Interactive Plotting for API Results

Interactive maps are a great way to present geospatial data, allowing people to zoom, pan, and click on results. leaflet is an R library for making interactive maps built on top of a JavaScript mapping library called Leaflet. The results of queries made using the osdatahub package are returned in GeoJSON format, which is an ideal input for interactive mapping libraries with JavaScript underpinnings, and the OS Maps API can supply tiles for basemaps giving that all important context to your data.


Polygons with Popups

The example uses NGD Water features to show how to plot the API results onto an interactive map and provide additional information about the data to users through popups.

Get Data from the API

# Choose data
collection <- 'wtr-fts-water-1'

# Define query extent. leaflet maps expect shapes in WGS 1984,
# the extent is specified in degrees longitude and latitude
W <- -1.328
S <- 50.979
E <- -1.322
N <- 50.9815

crs <- 'CRS84'
extent <- extent_from_bbox(c(W, S, E, N), crs = crs)

# Query API
surface_water <- query_ngd(extent,
                           collection = collection,
                           crs = crs,
                           max_results = 100000)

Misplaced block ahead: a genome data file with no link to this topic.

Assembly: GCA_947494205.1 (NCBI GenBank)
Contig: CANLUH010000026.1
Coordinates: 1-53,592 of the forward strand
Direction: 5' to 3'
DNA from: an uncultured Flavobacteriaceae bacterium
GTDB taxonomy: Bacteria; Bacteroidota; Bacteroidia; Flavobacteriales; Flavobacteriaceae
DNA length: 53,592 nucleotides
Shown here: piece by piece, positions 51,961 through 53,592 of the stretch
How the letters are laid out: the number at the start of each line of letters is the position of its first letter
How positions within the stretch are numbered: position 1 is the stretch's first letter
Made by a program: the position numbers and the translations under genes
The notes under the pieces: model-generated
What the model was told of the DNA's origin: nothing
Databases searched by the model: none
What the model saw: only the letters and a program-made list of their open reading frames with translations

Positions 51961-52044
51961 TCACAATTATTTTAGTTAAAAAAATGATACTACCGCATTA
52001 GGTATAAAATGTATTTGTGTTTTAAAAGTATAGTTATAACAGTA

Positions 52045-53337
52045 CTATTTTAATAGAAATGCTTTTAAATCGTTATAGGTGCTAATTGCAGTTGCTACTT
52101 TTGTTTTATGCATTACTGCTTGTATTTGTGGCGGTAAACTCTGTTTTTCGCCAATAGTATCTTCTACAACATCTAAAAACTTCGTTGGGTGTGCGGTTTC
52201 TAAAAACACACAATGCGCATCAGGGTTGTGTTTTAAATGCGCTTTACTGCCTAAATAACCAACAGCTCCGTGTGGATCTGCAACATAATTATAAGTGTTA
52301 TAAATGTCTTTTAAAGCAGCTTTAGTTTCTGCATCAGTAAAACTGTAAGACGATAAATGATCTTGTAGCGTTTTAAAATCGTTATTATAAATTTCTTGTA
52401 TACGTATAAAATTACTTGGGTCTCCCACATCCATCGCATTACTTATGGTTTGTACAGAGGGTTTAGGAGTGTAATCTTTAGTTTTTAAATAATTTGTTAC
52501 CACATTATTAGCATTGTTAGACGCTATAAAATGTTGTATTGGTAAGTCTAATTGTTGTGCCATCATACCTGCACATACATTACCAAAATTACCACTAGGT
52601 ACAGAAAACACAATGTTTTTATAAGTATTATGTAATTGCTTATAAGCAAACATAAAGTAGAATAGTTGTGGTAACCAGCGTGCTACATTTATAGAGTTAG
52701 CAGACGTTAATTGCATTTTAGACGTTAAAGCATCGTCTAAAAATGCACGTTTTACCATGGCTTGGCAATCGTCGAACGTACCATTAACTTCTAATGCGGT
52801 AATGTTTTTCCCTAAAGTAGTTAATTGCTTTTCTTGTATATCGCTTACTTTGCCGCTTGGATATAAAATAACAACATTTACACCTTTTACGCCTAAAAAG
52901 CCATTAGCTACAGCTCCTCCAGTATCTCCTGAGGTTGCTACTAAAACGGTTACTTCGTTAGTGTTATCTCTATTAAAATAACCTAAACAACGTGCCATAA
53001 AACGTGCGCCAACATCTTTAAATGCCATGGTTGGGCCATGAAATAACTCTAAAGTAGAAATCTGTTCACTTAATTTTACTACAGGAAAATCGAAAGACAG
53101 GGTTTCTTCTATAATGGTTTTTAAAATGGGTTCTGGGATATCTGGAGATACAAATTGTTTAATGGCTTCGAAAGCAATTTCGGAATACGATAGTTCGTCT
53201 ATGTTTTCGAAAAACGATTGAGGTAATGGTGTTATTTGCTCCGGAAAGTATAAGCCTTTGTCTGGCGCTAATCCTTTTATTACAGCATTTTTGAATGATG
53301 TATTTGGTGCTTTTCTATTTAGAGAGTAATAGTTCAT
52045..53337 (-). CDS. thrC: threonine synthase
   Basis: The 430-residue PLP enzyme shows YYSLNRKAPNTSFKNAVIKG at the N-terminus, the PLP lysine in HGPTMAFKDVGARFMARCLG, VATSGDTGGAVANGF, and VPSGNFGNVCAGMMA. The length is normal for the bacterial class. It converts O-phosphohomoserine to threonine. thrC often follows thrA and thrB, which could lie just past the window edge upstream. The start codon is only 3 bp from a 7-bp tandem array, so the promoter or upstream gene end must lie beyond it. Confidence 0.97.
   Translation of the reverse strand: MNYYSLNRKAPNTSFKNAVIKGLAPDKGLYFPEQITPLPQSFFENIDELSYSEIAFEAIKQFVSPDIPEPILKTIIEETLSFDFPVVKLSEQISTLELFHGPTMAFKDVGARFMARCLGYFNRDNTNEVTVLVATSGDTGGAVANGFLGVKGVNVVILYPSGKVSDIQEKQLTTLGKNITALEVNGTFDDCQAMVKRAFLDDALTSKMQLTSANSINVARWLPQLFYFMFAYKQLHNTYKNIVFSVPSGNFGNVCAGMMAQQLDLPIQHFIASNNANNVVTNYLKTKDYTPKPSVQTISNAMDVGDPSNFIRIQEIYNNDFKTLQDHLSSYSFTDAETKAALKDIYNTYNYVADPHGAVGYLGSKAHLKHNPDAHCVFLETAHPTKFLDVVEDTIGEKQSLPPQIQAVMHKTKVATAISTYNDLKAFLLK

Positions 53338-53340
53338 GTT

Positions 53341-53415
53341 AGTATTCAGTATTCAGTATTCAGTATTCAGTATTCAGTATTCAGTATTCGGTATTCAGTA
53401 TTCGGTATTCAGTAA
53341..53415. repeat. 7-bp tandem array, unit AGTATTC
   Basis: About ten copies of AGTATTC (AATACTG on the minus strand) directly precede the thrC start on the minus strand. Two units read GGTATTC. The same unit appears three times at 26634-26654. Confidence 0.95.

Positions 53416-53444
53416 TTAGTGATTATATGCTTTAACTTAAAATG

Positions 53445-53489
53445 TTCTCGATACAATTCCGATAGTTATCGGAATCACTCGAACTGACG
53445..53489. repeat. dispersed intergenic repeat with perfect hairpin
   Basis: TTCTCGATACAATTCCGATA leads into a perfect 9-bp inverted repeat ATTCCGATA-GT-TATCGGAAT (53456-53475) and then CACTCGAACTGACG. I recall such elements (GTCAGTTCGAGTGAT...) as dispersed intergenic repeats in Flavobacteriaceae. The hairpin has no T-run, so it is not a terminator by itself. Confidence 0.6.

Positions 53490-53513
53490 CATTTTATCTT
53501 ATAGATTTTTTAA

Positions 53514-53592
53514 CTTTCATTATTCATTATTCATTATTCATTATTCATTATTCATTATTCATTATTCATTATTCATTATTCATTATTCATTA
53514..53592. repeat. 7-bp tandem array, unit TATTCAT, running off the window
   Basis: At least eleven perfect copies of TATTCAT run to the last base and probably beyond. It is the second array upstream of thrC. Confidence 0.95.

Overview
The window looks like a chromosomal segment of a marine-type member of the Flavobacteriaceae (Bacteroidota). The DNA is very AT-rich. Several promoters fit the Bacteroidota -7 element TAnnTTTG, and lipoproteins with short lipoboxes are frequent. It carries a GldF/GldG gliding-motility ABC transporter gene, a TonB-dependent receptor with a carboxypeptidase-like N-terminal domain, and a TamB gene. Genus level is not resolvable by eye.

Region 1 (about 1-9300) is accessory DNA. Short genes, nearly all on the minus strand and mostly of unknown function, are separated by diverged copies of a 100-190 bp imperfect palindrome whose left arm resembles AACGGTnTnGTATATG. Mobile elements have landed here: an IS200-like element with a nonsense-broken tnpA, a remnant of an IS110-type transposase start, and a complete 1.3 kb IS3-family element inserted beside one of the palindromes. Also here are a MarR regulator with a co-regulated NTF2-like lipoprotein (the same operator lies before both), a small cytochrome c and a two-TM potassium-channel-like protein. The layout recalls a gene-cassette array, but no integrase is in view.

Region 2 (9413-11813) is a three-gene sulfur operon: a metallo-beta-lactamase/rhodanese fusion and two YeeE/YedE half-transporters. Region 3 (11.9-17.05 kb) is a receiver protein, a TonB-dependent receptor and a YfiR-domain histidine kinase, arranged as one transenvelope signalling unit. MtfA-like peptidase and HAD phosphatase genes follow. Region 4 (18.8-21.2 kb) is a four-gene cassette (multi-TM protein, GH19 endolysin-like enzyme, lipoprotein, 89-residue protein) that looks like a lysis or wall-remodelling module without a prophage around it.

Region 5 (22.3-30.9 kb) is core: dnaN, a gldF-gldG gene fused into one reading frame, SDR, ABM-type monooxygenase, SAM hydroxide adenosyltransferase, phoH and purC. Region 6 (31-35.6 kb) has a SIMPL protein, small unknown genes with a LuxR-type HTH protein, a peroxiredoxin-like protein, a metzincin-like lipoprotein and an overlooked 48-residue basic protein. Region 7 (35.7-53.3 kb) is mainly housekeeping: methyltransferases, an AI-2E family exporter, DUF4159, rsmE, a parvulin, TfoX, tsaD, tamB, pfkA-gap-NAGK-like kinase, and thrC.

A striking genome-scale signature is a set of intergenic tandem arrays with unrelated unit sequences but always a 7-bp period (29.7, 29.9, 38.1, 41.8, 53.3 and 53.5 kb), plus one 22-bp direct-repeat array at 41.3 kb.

Define the Map

The first step in creating a leaflet map is to create a map object. This defines the location in view when the map first loads. Leaflet maps always use coordinates in the WGS84 coordinate reference system, so the starting location must be specified in degrees latitude and longitude.

# m is the map object all other layers will be added to.
m <- leaflet() %>%
  setView(lng = -1.325, lat = 50.98, zoom = 16)

Add a Basemap

This defines the base map. You can access base map tiles via the OS Maps API. By adding the Maps API to the same project as the NGD Features API, you can use the same key for both. To find out more about API keys, check out the “Setting up an API key” example.

LAYER <- 'Outdoor_3857'
ATTR <- paste0('Contains OS data © Crown copyright and database right ',
               format(Sys.Date(), "%Y"))

m <- m %>% addTiles(urlTemplate = paste0('',
                                         LAYER ,
                    attribution = ATTR,
                    group = 'OS Maps Outdoor')

Add the Data

Add the API results to the map with a popup showing the area of each polygon. It’s possible to add a simple overlay using addGeoJSON(); however, it’s easier if the query results are parsed to create an sf object. This will give us more control to add a popup to each feature.

df <- st_read(surface_water, crs = st_crs('CRS:84'), quiet = TRUE)
popup <- paste0('Area (m2):', round(df$geometry_area, 1))

m <- m %>%
      addPolygons(data = df,
                  group = 'Surface Water',
                  popup = popup)

Add Bounding Box

bbox <- extent$polygon

# Add the bounding box to the map.
m <- m %>%
      addPolygons(data = bbox,
                  group = 'Bounding Box',
                  fill = FALSE,
                  color = 'black',
                  opacity = 0.9,
                  weight = 1.2,
                  dashArray = 10)

# Add ability to toggle layers
m <- m %>% addLayersControl(overlayGroups = c("OS Maps Outdoor", "Surface Water", "Bounding Box"))

# View the map